Thursday, July 3, 2014

The Honeymooners, Day Fifteen: Rome is Where the Heart Is

The boat docked.  The passengers disembarked.  The travel weary honeymooners boarded a train bound for Rome.  They checked into their new hotel, dropped off their luggage, and hit the town for one last day of adventuring.

We each had one major attraction left on our must-see list for this trip.  TJ's was the Circus Maximus.  Laying in the valley between the Aventine and Palatine hills, the Circus Maximus was a massive stadium in which 150,000 spectators gathered to watch chariot races.  It was 621m x 118 m and became the model for stadiums throughout the Empire.  Today, it's just a park.  No ruins.  Just…a park.

TJ was nonetheless happy.  So was I, as my final must-see was just across the street:  The Mouth of Truth (La Bocca della Verità).  This marble carving of a man's face is located in the portico of the church of Santa Maria in Cosmedin.  It was probably part of a fountain in its heyday, but now it is mostly remembered as a "lie detector."  A Middle Ages old wives' tale suggests that someone who tells a lie while placing his hand in the sculpture's mouth will quickly have it bitten off.  This little tidbit made its way into the film Roman Holiday, starring Audrey Hepburn and Gregory Peck, which I just happened to watch prior to departing on this particular journey.  I wasn't very interested int he church itself…but since we were already there...

That's not creepy at all...

Aimless wandering led somewhere unexpected and impressive:  The Portico of Octavia.  Built in the second century BC to enclose the two temples of Juno Regina and Jupiter Stator, the Porticus Octavia was restored during the reign of Emperor Augustus and dedicated to his sister, Octavia.  These ruins gave me such a case of the giggles, as this brother and sister pair were my favorite characters in HBO's short-lived series, Rome.  My favorite television quote in the history of ever comes from this series, as mother chastises son for improprieties perpetuated against his sister.  It's colorful language, so I simply encourage you to watch the show.  

The Roman Ghetto lay nearby.  This district was established in 1555 as a result of a charter issued by Pope Paul IV that required all Roman Jews, then numbering around 2,000, to live within the confines of the ghetto.  The charter remained in effect, minus a gap here and there, until 1882.  The walls were torn down in 1888 and the ghetto was completely demolished.  It was the last remaining ghetto in Western Europe until Nazi Germany reintroduced them in the 1930s.  Three hundred years of isolation led to a certain attachment to the area, regardless of circumstances.  As a result, there is still a large Jewish presence in the district today.  

We stopped for a late lunch/early dinner at a delightful Jewish restaurant within the ghetto called Nonna Betta.  It was billed as "Kosher Style," which one can but assume means that they serve Kosher foods but are open during Shabbat.  No complaints from us, as we were hungry and it happened to be Shabbat.  We started off with the Jewish-style artichoke which I had never heard of but fell in love with.  That was so tasty that we each ordered a main course that also contained artichokes:  one lasagna, one pasta.  Yum Yum Yummy Yum Yum.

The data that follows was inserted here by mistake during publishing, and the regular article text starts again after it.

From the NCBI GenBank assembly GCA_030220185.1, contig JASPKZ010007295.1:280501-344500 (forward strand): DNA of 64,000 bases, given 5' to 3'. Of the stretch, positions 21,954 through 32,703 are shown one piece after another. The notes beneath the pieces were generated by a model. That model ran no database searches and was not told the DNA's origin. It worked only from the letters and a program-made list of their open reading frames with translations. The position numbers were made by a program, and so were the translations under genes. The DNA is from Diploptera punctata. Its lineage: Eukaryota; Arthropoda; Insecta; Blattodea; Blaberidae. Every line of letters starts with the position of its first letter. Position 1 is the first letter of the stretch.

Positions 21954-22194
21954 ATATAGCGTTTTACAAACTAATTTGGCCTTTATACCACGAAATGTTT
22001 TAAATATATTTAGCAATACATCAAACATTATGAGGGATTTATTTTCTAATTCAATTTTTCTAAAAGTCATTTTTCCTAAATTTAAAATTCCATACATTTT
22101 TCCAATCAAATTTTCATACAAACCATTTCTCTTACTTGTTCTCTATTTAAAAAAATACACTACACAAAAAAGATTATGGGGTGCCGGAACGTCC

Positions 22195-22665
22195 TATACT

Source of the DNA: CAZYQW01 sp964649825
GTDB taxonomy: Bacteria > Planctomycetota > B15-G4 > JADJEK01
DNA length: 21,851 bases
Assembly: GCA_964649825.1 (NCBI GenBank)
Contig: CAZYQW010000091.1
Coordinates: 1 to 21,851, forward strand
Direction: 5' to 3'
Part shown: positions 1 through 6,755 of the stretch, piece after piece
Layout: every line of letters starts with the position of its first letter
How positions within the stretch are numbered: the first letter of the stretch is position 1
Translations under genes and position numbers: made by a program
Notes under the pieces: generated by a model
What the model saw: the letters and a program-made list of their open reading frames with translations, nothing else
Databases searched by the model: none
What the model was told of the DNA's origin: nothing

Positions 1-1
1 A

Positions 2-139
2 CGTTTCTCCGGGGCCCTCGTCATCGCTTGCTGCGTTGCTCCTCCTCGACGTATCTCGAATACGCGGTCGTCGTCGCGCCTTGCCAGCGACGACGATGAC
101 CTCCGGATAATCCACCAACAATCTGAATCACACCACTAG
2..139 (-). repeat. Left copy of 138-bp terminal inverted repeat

After such a filling lunch, we happily waddled our way into Comp de'Fiori, a rectangular square in which a daily market sprouts up around a statue of Giordano Bruno.  Bruno was an astrologer, friar, mathematician philosopher, and poet…none of which saved him from being burned at the stake in this very square in the year 1600.  The market, Rome's oldest,  is a good place to find fish, fresh produce, spices, and other trinkets such as kitchen utensils, toys, and various textiles.  There's also a vendor who sells the most beautiful floral arrangements you are likely to find in the city.  Being the exhausted tourists that we were, we neglected to take a moment to shop and instead found ourselves buying like crazy at the airport the following morning.

Random street views entertained us as we made our way to our final stop of the vacation...

...Castel Sant'Angelo, otherwise known as the Mausoleum of Emperor Hadrian.  Hadrian commissioned the site in 130AD to act as his final resting place,  but it was used by popes as a fortress and castle starting in 401AD.  This conversion to a military stronghold resulted in the subsequent loss of many of the tomb's contents and decorations.  

As with most historical sites, it now serves as a museum.

We return to the Vatican in an attempt to gain access to the gift shop.  At this point in our journey, we greatly regretted not purchasing the bust of Narcissus that we had ogled.  They wouldn't let us in for five minutes, even with an escort, to drop 200 euro in the gift shop, unless we could present our previous entry ticket.  It was in our suitcase.  At the hotel.  I was sad.

But then we had gelato.  And it was oh, so good.  

Thus concludes 15 days of the most amazing vacation we have ever taken together.  I cleared off a number of bucket list sites, and I did it with the most amazing person imaginable.    

I'll be more diligent going forward so that these posts are timely and relevant (and fresh on my mind).  

It's a tragedy that it took almost six months to chronicle the entirety of our first anniversary.  But it's also exciting to realize that I'm only six months away from our second.

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